98. I am aware that the wife will say that she has the ongoing responsibility for the three (now adult) children of the family.  I have taken into account that for the next four years at least one of their daughters will be studying at university.  S will doubtless wish to spend some time at home during vacation periods.  I am also conscious of the fact that all three children will wish to have a home base with their mother for some time to come.  However, at least two of the girls are on the verge of leading independent lives.  C may well need additional support as she makes her way in the world and I have already taken into account the fact that she may wish to live at home with her mother once she leaves university.  I am satisfied that the provision which I have made for the wife will enable her to meet her own (and the children's) ongoing housing needs albeit that the resources in this case are now sufficiently stretched to the point where expectations on both sides will need to be contained in terms of housing aspirations.

99. In terms of timing, the husband's proposal was for a marketing exercise of FC commencing in March 2019.  In my judgment the parties need to concentrate on selling both properties as quickly as possible.  Without a sale of Property A, the wife will be in a position where she has to rent.  Those interim arrangements need to be put in place for as short a period as possible.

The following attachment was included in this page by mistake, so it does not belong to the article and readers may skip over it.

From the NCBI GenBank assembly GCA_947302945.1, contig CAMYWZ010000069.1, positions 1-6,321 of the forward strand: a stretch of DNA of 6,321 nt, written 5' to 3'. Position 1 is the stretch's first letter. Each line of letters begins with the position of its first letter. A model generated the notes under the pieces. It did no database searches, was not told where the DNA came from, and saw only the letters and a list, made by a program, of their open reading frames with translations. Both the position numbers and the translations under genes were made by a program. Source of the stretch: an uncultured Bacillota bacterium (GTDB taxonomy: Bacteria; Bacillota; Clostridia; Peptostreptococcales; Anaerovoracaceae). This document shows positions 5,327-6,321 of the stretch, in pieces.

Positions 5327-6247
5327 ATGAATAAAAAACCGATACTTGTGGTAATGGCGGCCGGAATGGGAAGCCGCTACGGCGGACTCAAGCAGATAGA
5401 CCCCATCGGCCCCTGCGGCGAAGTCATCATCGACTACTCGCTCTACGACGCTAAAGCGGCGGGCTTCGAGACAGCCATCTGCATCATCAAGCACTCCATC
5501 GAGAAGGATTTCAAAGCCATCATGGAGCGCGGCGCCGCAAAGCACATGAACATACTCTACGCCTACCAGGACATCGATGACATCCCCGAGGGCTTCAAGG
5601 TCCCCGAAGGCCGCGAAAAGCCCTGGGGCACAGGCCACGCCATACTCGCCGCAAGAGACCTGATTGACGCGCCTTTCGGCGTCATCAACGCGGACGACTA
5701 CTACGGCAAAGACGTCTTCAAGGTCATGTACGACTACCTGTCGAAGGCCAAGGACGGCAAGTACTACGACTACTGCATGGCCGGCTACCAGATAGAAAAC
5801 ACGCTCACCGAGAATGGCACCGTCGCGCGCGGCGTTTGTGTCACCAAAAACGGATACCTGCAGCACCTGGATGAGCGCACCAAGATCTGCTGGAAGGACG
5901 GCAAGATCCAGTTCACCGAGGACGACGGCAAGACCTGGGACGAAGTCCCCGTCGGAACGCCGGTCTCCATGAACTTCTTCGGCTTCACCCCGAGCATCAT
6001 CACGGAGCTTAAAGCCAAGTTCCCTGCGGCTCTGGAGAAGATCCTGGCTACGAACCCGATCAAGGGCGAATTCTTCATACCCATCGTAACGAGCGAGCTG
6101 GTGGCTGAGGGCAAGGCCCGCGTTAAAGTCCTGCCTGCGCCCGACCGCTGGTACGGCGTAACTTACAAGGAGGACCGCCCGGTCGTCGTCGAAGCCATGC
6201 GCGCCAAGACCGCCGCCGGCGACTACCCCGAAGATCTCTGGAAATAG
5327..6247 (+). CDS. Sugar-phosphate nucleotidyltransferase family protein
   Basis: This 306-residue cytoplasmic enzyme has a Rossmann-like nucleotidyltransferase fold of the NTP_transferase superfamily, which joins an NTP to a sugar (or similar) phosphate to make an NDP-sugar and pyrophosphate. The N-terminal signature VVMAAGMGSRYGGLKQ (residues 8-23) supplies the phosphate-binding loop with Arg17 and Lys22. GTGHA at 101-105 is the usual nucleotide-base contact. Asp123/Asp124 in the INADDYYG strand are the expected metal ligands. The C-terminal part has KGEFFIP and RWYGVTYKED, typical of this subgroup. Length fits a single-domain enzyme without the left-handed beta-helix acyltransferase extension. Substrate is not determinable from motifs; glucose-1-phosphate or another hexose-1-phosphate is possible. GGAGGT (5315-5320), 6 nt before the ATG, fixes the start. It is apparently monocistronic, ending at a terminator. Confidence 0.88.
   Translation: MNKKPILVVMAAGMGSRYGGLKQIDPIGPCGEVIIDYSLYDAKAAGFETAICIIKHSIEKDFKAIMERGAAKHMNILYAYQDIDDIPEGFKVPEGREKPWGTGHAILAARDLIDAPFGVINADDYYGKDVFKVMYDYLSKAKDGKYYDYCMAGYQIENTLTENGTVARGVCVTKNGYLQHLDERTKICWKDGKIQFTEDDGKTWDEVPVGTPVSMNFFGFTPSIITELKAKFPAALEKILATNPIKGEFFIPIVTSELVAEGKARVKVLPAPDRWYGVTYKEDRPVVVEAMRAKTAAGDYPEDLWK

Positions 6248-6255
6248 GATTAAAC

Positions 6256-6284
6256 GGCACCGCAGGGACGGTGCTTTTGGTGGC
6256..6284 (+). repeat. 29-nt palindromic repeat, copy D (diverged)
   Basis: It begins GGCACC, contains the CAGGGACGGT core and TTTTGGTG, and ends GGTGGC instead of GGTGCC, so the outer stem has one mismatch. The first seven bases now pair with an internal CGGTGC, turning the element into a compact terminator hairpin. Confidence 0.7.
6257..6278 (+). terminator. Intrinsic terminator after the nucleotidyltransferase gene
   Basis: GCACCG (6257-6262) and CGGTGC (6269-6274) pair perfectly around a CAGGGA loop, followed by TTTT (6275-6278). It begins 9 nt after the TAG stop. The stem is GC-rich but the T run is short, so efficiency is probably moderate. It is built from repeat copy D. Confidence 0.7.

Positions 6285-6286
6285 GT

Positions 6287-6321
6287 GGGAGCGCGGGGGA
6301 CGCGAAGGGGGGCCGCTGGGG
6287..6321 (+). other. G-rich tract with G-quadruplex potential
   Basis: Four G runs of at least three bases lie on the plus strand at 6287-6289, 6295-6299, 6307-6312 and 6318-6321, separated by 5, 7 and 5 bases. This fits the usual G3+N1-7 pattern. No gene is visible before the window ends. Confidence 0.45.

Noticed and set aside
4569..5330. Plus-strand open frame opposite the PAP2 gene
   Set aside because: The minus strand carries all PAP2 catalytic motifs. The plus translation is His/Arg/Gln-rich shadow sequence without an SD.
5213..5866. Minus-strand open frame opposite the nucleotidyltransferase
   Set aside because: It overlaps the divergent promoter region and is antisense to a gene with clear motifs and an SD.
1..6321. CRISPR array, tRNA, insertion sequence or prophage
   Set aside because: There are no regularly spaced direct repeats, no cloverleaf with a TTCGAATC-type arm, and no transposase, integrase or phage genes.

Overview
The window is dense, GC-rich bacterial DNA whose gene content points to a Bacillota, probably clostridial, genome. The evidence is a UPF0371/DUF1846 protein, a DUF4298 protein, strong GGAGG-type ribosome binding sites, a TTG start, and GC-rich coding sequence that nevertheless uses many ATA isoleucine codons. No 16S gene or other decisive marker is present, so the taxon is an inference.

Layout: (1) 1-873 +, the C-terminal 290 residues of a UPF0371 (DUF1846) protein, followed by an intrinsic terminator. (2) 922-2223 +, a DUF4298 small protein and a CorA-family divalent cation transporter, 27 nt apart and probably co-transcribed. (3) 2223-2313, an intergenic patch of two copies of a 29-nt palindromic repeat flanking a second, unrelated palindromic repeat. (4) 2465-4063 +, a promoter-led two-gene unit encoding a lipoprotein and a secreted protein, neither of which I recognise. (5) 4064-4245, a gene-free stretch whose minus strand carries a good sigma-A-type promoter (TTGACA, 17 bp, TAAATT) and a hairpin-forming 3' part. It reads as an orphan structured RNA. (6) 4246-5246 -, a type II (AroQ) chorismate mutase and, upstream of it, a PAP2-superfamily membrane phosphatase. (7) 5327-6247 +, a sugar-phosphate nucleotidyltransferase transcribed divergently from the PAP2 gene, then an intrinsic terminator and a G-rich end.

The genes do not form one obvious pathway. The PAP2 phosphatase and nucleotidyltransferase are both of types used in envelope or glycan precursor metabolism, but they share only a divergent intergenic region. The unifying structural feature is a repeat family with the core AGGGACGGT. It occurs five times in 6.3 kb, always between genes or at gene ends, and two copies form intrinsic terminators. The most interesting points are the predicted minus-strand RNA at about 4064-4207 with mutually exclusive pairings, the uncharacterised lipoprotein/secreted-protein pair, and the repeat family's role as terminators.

100. Thus, in terms, the substance of my order will need to reflect the following revisions to the original mainframe order:-

(i) The wife will retain the legal and beneficial ownership of Property R free from any further claim by the husband;

(ii) Property FC will be sold and the net proceeds divided as to 70% to the husband and 30% to the wife.  From his share, the husband will discharge his remaining liability for costs in the sum of £69,906, such sum to be paid directly to the wife's former solicitors by the conveyancing solicitors;

(iii) Property A will be sold.  The wife will retain the net proceeds of sale free from any further claim by the husband on the basis that the husband's liability of £80,000 in respect of his contribution to the children's educational and other expenses will be set off against any entitlement he may have to a share in that property;